Unspeakable Times
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Stranded On A Raft, Survivors Of The Most Famous 19th Century Shipwreck Turned To Cannibalism

Updated June 14, 2019 12.8k views12 items

The wreck of the Medusa remains one of history's most negligent accidents, a mess of hubris that left a raft full of Frenchmen stranded with nothing but casks of wine and a plan for cannibalism. 

On July 5, 1816, four ships (Echo, La Loire, Argus, and Medusa) carried French officials from the France to Senegal to assume control of Senegal from the British. Among the passengers of the flagship Medusa (in French, Méduse) were the French governor of Senegal, Julien-Desire Schmaltz, and the ship’s captain, Viscount Hugues Duroy de Chaumereys. It was Chaumereys’s incompetence which led to the horrifying events that unfolded shortly after the Medusa set out to sea.

The tragedy was so infamous that it inspired The Raft of the Medusa, a well-known painting by the French Romantic painter Theodore Gericault. The painting is a 24-foot-long masterpiece housed in the Louvre, right around the corner from the Mona Lisa. While the painting is one of the most important works of 19th-century art, inspiring the likes of Manet and Delacroix, the events leading up to the scene in the painting aren’t well-known.


  • The Captain Let An Inexperienced Navigator Guide The Ship While He Relaxed

    Photo: Ambroise-Louis Garneray / via Wikimedia Commons

    The Medusa’s problems began with its captain, Viscount Hugues Duroy de Chaumareys. An aristocrat who hadn’t been to sea in 20 years, Chaumareys was given the command because he was loyal to the monarch. Against numerous protests made by his officers, Chaumareys handed over the navigation duties to a philanthropist named Richefort, a man with no experience guiding ships.

    Richefort bluffed his way into running the ship, while Chaumareys stayed below deck relaxing with his mistress.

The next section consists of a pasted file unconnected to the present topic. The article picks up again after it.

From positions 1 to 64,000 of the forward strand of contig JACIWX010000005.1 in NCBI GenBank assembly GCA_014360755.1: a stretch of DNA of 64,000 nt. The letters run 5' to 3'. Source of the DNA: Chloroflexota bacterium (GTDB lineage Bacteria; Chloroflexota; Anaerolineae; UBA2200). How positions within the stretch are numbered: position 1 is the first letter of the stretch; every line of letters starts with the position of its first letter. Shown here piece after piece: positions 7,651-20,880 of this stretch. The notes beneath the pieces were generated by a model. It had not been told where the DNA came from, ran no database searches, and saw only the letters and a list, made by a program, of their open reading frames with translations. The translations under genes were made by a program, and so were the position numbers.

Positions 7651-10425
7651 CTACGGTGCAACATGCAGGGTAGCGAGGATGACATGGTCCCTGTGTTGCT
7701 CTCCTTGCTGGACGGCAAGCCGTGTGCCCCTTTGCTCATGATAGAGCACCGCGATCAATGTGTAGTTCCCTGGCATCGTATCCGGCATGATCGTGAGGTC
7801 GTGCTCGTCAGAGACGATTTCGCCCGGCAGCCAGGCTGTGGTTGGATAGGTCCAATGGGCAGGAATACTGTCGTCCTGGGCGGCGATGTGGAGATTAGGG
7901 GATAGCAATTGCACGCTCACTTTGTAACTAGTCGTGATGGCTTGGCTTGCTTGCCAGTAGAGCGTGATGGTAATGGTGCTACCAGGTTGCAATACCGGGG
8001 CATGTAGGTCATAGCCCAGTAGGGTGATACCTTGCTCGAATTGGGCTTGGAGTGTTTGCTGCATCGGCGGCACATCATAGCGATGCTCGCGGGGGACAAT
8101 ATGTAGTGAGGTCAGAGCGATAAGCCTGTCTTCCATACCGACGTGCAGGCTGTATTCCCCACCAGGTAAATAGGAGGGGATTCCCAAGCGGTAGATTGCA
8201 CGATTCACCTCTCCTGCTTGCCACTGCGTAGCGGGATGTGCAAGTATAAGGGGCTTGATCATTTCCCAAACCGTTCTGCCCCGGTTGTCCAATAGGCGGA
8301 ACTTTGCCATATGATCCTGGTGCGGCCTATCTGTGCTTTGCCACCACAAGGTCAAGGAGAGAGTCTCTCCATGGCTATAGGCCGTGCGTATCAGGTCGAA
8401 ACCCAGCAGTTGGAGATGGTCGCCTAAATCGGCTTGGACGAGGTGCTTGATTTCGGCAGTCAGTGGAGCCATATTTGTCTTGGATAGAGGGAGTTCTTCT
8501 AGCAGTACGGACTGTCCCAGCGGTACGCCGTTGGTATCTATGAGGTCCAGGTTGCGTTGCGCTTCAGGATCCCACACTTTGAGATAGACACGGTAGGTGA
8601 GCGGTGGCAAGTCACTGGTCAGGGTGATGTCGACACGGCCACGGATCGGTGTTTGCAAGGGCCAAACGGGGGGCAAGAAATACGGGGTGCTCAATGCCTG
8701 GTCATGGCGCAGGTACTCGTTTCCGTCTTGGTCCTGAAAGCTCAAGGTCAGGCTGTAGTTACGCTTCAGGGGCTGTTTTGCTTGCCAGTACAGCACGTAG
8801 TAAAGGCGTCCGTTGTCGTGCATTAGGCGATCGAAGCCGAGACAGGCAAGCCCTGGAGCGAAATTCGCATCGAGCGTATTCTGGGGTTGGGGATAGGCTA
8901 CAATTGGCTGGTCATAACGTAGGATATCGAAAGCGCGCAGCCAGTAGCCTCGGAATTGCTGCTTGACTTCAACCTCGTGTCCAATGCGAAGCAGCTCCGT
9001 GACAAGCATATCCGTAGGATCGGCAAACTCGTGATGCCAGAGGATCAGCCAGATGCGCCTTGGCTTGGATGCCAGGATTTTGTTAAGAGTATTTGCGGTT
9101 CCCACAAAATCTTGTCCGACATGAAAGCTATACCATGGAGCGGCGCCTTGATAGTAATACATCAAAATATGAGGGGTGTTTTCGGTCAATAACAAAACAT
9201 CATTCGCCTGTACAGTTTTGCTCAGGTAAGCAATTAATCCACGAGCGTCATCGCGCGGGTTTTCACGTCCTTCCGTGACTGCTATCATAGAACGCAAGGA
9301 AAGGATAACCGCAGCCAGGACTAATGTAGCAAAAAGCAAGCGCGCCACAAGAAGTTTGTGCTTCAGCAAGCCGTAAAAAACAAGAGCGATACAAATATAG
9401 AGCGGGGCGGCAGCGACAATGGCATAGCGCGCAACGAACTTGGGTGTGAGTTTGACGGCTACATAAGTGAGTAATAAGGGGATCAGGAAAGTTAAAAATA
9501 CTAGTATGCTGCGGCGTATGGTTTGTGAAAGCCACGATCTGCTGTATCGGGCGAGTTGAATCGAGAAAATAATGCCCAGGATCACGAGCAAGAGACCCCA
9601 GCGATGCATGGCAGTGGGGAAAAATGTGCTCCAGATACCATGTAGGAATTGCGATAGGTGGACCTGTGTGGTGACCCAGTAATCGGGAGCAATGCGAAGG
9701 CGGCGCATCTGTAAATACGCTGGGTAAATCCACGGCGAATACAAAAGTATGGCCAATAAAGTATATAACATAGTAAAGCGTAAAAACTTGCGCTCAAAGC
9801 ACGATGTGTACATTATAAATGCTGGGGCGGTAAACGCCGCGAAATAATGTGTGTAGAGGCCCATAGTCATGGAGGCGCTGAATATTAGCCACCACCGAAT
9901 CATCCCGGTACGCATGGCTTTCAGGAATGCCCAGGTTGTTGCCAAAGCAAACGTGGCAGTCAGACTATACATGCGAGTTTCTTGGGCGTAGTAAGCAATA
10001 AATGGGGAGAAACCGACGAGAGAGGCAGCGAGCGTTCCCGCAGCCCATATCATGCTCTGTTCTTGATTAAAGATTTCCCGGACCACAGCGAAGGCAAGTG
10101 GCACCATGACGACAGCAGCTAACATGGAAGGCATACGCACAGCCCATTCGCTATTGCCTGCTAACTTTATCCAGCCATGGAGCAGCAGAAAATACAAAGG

• The Navigator Wrecked The Ship After Mistaking Clouds For Land

    Captain Chaumareys, in a hurry to reach his destination as quickly as possible, opted to sail the most direct route along the coastline even though his crew warned him that the area was filled with sandbars and the ship would be safer sailing farther out. The other three ships wisely moved away from the shore and lost contact with the Medusa.

    Chaumareys and Richefort and ignored many signs that the water around them was too shallow to be safe. Most egregiously, Richefort thought a large bank of clouds on the horizon was Cape Blanco and based on that miscalculation, didn't have an accurate picture of where they where sailing. The Medusa ran aground about 30 miles off the coast.

    Even after running aground, the ship could likely have been saved if the Captain Chaumareys had agreed to jettison the ship's heavy cannons, lightening the load, but he refused to do so. The Senegalese governor on board likewise refused to throw over heavy barrels of flour.

  • 147 Passengers Were Forced At Gun-Point Onto A Makeshift Raft

    Photo: Alexandre Corréard / via Wikimedia Commons

    As the Medusa started to show signs of breaking up, an evacuation plan was concocted. Unfortunately, there were was not enough room on the lifeboats for the Medusa's 400 person crew. The governor of Senegal devised a plan to build a raft that would comfortably hold 200 passengers, as well as provisions. Under the threat of their ship sinking, the passengers hurriedly began to build a raft, but the result wasn’t the sturdy and spacious luxury raft the governor had envisioned.

    The passengers were hesitant to board the raft until an infantryman threatened to shoot anyone who refused to board the dodgy vessel. After 40 crew members boarded, the raft began to sink and passengers had throw their provisions overboard to make room for 107 more people who were expected to board the raft. During the chaos, the governor, comfortably seated in his arm chair, was carried to one of the lifeboats, along with the rest of his family and a number of large, heavy chests.


  • The Lifeboats Abandoned Those On The Raft To Die

    Photo: Jean-Jérôme Baugean / via Wikimedia Commons

    Many crew members decided to stay on the Medusa, whereas the rest chose to board the longboats. The plan was that the lifeboats would tow the raft, but the officers on those boats believed their chances of survival would be stronger if they didn’t have to tug the raft and its desperate survivors. They cut the ropes that bound their boats to the raft, leaving their fellow passengers to their doom.

    When the people on the raft realized what was happening, they began to cry, “Vive le Roi!” ("long live the king!") in an effort to appeal to their fellow Frenchmen’s sense of duty. The cries were made in vain. The lifeboats sailed off with both the captain and governor on board, along with luxury goods and wine. Although the boats were well below capacity, when some aboard the rafts tried to board the boats, they were threatened with swords.